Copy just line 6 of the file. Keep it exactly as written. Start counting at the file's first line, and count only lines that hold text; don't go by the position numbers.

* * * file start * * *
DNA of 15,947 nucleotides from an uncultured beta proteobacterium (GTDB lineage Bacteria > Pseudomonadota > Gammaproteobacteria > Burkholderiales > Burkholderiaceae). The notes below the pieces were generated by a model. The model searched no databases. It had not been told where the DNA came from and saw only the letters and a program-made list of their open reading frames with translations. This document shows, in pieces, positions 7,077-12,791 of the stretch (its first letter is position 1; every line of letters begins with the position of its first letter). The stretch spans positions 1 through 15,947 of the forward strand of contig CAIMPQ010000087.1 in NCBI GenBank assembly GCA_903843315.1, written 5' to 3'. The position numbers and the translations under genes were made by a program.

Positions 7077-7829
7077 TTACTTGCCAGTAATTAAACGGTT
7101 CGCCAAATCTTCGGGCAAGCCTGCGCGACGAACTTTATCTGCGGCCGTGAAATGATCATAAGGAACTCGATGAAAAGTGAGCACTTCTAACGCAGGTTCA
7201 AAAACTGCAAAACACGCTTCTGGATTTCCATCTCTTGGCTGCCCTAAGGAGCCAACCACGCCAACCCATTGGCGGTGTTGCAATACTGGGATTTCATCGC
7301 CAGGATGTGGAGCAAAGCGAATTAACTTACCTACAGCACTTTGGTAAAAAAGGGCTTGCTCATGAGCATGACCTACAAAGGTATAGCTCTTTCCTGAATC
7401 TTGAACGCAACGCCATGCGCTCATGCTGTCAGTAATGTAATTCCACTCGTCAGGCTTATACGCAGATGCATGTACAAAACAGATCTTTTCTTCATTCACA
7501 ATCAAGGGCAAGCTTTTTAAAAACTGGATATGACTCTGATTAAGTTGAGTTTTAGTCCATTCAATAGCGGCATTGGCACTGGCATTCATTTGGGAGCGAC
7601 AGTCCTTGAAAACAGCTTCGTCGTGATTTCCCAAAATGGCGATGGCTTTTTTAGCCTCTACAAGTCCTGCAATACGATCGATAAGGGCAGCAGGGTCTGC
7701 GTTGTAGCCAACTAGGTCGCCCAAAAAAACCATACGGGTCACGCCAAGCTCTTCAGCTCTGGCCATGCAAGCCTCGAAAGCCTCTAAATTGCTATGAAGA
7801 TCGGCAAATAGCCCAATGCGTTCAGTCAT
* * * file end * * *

7301 CAGGATGTGGAGCAAAGCGAATTAACTTACCTACAGCACTTTGGTAAAAAAGGGCTTGCTCATGAGCATGACCTACAAAGGTATAGCTCTTTCCTGAATC